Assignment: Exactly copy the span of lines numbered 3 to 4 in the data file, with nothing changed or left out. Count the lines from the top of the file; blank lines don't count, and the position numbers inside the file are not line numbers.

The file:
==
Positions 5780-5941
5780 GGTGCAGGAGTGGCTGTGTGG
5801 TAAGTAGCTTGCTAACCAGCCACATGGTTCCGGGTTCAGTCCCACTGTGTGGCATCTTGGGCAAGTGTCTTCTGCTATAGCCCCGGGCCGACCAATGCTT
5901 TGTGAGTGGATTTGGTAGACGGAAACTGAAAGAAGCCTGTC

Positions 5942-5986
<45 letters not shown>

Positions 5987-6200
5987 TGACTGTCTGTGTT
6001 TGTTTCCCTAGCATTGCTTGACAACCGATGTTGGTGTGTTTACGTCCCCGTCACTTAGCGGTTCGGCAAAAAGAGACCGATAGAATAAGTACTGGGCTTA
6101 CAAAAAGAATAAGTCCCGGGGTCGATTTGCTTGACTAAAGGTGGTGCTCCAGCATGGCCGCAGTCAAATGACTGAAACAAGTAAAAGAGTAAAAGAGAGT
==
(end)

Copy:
5801 TAAGTAGCTTGCTAACCAGCCACATGGTTCCGGGTTCAGTCCCACTGTGTGGCATCTTGGGCAAGTGTCTTCTGCTATAGCCCCGGGCCGACCAATGCTT
5901 TGTGAGTGGATTTGGTAGACGGAAACTGAAAGAAGCCTGTC